where ˛ is the reflection coefficient of the ground. The solar energy reaching the cover on the south roof is more complicated than for the other enclosure surfaces because the cover is a thin plastic film during the day but with the film covered by the thick blanket at night. On February 18, 2004 in Shenyang, sunrise was at 06:50 h with sunrise occurring about 60 s earlier each day and sunset was at 17:13 h with sunset occurring about 60 s later each day. Hence, the sunlight was reaching the south roof nearly an hour before the blanket was rolled up and 2 h after the blanket was unrolled during clear days and for 4 h after the blanket was unrolled early on the cloudy day. All the absorbed solar energy before the blanket was rolled up and after the blanket was unrolled was included in the heat source of south surface in the simulation. 2.5.3. Condensation With the large thermal mass in the walls and in the ground, a large air relative humidity gradient across the greenhouse devel-

hc L(ωa − ωc ) Cp

(16)

where qcond is the latent heat flux due to condensation in W m−2 , hc is the inside surface heat transfer coefficient, 7.2 W m−2 K−1 (Garzoli and Blackwell, 1981), Cp is the specific heat of air in J kg−1 K−1 , L is the latent heat of vaporization in J kg−1 , ωa is the humidity ratio in the greenhouse air and ωc is the humidity ratio of air saturated at the cover temperature with ωa =

RH (0.004055 + 0.0001152ta + 0.00002167ta2 ) 100

ωc = 0.004055 + 0.0001152tc + 0.00002167tc2

(17) (18)

where RH is the relative humidity of the greenhouse air, ta is the greenhouse air temperature in ◦ C and tc is the cover temperature in ◦ C. The latent heat calculated from Eq. (16) using the experimentally measured air and cover temperatures was then applied to the south roof energy equation as an equivalent heat source term during the three clear days before the blanket was rolled up and after it was unrolled and on the entire cloudy day. 2.5.4. Air infiltration The total leakage heat losses due to air infiltration are the sum of the sensible and latent leakage losses. The effect of the air infiltration was modelled using the model given by Baille et al. (2006): qinf,s =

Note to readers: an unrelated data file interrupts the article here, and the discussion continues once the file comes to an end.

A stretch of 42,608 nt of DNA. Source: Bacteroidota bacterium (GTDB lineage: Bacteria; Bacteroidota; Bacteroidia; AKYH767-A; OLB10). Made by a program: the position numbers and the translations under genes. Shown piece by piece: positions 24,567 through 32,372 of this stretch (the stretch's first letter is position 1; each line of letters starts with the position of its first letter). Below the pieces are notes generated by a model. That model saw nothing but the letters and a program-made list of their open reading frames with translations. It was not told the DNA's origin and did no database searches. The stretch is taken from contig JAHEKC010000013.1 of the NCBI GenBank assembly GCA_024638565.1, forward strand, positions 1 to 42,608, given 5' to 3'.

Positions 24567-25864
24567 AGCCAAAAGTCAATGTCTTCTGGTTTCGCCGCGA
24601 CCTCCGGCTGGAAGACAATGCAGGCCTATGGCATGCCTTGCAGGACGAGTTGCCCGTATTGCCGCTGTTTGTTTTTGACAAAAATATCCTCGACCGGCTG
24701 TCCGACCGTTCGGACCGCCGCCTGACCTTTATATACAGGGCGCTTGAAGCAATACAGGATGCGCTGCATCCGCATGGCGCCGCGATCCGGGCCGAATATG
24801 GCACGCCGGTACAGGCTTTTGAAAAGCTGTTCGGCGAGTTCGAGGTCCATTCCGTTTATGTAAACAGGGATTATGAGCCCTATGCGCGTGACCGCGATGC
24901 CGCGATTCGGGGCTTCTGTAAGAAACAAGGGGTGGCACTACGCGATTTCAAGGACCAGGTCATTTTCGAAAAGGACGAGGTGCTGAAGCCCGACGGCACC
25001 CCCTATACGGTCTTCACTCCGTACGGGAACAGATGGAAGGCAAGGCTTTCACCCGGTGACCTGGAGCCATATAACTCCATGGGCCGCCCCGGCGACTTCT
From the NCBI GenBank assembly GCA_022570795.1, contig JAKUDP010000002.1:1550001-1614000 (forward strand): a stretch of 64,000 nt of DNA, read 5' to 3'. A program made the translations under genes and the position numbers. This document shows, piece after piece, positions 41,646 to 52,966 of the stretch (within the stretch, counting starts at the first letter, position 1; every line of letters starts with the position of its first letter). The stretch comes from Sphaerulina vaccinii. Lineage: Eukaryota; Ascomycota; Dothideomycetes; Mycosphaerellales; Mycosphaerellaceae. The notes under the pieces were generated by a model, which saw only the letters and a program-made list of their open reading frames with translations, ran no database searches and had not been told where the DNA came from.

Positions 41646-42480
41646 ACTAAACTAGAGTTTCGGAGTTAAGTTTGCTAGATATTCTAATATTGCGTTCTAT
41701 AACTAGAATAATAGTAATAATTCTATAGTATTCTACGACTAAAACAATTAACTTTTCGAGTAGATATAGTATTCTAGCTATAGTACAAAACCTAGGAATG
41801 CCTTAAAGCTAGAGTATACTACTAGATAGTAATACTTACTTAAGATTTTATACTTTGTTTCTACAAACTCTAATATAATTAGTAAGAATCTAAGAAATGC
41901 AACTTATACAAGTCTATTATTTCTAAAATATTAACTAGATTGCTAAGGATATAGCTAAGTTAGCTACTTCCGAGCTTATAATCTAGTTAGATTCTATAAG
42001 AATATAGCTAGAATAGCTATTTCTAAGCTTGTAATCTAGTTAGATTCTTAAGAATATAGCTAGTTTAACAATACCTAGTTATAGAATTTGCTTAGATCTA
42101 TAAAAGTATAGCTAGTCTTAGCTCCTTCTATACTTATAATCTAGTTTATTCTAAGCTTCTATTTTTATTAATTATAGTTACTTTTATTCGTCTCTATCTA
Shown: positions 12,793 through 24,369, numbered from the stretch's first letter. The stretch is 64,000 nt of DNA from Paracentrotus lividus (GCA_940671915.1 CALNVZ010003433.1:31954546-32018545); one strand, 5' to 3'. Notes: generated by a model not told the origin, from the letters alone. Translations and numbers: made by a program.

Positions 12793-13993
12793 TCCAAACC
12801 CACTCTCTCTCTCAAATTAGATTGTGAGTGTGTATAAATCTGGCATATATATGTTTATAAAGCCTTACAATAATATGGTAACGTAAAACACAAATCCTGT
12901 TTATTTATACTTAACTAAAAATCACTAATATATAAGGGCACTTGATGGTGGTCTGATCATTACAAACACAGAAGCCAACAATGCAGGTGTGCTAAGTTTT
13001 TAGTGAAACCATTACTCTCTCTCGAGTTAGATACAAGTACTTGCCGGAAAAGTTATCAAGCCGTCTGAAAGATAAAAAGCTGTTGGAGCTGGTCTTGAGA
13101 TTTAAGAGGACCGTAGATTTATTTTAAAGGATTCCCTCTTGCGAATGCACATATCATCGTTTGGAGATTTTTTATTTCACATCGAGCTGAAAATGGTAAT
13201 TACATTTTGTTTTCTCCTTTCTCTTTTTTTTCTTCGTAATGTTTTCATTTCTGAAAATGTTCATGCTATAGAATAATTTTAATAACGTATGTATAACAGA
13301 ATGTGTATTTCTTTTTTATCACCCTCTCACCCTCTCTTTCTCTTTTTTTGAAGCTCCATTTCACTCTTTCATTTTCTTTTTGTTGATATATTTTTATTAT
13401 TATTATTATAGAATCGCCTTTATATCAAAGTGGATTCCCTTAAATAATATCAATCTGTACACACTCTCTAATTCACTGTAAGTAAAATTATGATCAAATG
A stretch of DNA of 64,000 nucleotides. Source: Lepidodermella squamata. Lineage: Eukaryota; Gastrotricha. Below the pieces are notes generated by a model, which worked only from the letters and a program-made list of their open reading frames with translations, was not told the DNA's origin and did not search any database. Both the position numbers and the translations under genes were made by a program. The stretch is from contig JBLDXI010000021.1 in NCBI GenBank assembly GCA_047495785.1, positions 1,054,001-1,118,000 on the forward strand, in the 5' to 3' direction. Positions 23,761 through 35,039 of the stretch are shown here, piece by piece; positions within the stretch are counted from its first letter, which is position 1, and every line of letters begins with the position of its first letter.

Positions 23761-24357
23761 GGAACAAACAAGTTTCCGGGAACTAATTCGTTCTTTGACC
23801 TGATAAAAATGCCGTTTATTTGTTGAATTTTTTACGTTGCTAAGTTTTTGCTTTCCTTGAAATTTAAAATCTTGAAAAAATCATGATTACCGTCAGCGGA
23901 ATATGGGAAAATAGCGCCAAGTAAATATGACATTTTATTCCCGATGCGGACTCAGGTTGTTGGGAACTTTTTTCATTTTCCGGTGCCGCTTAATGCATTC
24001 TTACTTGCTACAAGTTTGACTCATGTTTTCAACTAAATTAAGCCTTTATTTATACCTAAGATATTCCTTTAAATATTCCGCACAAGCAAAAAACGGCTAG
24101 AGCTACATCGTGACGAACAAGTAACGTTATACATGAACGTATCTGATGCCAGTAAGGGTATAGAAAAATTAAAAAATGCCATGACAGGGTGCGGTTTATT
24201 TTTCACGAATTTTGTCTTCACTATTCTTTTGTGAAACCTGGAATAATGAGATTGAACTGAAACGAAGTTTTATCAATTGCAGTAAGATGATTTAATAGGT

NVCp T Aencl

(19)

qinf,l =

NVLω Aencl

(20)

where V is the volume in m3 ,  is the air density in kg m−3 , Cp is the heat capacity of air in J kg−1 K−1 , L is the latent heat of vaporization in J kg−1 , and T is the air temperature difference between the inside and the outside of the greenhouse which was assumed to be constant at 10 K. During the clear days, the hourly air temperature difference between the inside and the outside varied from 7 K to 16 K; while during the cloudy day the difference varied from 7 K to 11 K, so the average difference was approximately 10 K. ω is the

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Fig. 6. Simulated (top) and measured (bottom) temperature distributions (K) on a clear day, February 20, 2004 at: (a) 13:00 h and (b) 22:00 h.